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Russia summons German envoy over Navalny case

September 8, 2020

Germany asserts that the prominent critic of President Vladimir Putin was poisoned while the Russian Foreign Ministry has accused Berlin of "bluffing." G7 ministers have demanded Moscow "urgently" finds the perpetrators.

Alexei Navalny
Image: Getty Images/AFP/K. Kudryavtsev

On Tuesday, Russia's Foreign Ministry called on Germany's ambassador to Moscow to attend talks regarding accusations that Alexei Navalny had been poisoned.

Officials in Berlin say they have evidence to support their claim. Russian authorities say Germany's government is "bluffing."

The opposition figure Navalny was airlifted to Berlin last month after he fell ill on a domestic flight in Russia. Medics in Berlin say evidence indicates that he was poisoned with the nerve agent Novichok, a statement supported by German Foreign Minister Heiko Maas.

Poison just one method used to attack Kremlin critics

G7 ministers demand Russia 'urgently' find perpetrators​​​

The Group of Seven foreign ministers later on Tuesday condemned the "confirmed poisoning" of Navalny, according to a statement released by the US State Department.

"We, the G7 foreign ministers of Canada, France, Germany, Italy, Japan, the United Kingdom and the United States of America and the High Representative of the European Union, are united in condemning, in the strongest possible terms, the confirmed poisoning of Alexei Navalny," said the statement.

"We call on Russia to urgently and fully establish transparency on who is responsible for this abhorrent poisoning attack and, bearing in mind Russia's commitments under the Chemical Weapons Convention, to bring the perpetrators to justice."

'Dirty political agenda'

"This is too serious to allow German officials to keep everything to themselves," Russian Foreign Ministry spokeswoman Maria Zakharova wrote on Facebook. "We expect Berlin to provide all available information: the results of laboratory studies and the 'evidence' that the foreign office has. We are awaiting the German ambassador in Smolensk."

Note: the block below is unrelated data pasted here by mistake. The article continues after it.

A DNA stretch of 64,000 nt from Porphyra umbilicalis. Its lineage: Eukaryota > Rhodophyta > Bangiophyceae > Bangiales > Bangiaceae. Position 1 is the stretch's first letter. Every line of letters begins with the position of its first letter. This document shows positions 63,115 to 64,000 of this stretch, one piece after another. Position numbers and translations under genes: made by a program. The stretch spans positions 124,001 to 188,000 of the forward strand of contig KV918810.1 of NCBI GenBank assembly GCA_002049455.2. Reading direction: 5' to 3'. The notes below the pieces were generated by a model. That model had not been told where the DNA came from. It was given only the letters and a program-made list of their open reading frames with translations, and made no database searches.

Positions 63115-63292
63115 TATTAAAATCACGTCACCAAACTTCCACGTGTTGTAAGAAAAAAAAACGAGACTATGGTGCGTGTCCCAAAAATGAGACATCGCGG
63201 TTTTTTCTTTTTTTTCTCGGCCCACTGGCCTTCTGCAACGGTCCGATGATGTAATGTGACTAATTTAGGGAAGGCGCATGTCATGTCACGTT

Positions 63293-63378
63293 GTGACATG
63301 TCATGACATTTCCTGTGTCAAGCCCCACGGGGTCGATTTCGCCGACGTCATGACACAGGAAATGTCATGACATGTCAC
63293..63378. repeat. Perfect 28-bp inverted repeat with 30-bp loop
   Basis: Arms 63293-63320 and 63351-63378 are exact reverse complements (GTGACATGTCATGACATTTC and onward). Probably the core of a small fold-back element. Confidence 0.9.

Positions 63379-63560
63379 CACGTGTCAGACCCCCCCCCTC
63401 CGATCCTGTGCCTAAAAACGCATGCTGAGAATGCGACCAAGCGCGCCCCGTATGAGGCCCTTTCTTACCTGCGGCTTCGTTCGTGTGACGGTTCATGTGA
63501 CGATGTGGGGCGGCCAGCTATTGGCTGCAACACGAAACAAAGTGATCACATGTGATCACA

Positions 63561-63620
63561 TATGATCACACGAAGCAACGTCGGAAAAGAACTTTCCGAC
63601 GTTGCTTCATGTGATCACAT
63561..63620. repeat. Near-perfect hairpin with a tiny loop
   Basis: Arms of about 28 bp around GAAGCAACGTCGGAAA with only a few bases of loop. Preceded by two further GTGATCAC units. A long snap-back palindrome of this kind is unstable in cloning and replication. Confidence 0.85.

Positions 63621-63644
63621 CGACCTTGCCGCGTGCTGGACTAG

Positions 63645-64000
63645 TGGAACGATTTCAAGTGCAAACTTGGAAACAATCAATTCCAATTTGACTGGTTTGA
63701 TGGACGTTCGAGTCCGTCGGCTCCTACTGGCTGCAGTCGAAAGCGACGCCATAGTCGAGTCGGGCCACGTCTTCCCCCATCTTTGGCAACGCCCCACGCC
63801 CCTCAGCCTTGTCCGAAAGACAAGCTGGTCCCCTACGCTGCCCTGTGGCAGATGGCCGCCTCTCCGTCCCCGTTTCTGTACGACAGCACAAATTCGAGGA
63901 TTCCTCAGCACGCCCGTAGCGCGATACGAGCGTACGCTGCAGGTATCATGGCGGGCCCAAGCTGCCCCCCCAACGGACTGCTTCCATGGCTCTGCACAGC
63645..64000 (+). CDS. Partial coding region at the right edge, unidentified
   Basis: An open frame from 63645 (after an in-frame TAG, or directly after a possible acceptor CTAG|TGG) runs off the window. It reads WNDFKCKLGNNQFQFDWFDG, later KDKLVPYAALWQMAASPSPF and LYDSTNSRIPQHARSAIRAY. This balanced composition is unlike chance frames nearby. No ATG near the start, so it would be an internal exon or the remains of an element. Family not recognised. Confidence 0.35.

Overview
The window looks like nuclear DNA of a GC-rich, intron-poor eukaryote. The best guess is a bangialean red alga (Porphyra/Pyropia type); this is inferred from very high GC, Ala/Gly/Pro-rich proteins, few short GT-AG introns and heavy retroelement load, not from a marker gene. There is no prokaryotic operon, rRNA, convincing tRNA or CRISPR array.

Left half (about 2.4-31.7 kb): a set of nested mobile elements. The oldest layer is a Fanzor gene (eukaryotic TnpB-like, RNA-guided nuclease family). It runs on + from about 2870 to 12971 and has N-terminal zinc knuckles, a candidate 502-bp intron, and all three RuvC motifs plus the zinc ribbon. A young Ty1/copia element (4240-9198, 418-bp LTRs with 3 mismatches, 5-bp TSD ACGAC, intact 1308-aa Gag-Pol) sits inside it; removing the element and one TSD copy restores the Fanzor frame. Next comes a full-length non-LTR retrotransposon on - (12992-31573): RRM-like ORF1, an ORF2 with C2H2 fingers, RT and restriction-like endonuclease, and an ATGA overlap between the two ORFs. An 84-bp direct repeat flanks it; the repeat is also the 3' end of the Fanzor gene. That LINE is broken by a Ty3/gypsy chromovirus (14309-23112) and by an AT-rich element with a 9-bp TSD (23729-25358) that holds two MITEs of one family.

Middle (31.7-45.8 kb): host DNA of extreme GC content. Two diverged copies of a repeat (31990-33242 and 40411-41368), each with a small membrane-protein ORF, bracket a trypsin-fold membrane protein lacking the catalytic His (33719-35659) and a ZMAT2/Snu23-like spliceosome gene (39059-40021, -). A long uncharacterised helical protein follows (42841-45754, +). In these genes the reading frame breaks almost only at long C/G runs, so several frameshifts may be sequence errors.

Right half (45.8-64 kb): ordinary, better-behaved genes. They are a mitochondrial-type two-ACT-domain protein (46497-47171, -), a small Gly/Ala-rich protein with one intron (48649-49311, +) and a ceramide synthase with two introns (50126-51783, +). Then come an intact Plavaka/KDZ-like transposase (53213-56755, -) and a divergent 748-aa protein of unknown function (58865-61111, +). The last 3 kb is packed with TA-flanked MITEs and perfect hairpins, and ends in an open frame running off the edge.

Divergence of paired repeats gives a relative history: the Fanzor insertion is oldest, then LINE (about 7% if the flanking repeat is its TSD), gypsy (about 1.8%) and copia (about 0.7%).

Read more: In wake of Navalny attack, what will become of German-Russian relations?

"It is obvious Berlin is bluffing, serving a dirty political agenda," she claimed.

On Monday, the UN called for Russia to cooperate in an independent investigation into the poisoning. The Kremlin has denied any involvement.

'Forbidden toxin'

Roderich Kiesewetter a foreign-policy expert from German Chancellor Angela Merkel's governing CDU party told DW on Tuesday that Germany and Europe would have to make a decision on "how to tackle Russia."

At issue was not the question of whether or not to continue work on the Nord Stream 2 gas pipeline from Russia to Germany, said Kiesewetter, a member of the German parliament's Foreign Affairs Committee. 

"The main issue is that a toxin which is forbidden by international law was used inside Russia," he said. 

"We need a European answer to show that we are closely aligned with the international rules-based order which was severely violated by this event in Russia."

Toxicology results not published

Navalny is the latest of many high-level Putin critics who have been poisoned.

After being airlifted to Berlin, he remained in a medically-induced coma. He was woken up on Monday.

Germany has not confirmed whether they will publish the full results of the toxicology tests which were carried out on Navalny.

ed, jsi/msh (Interfax, Reuters, AFP)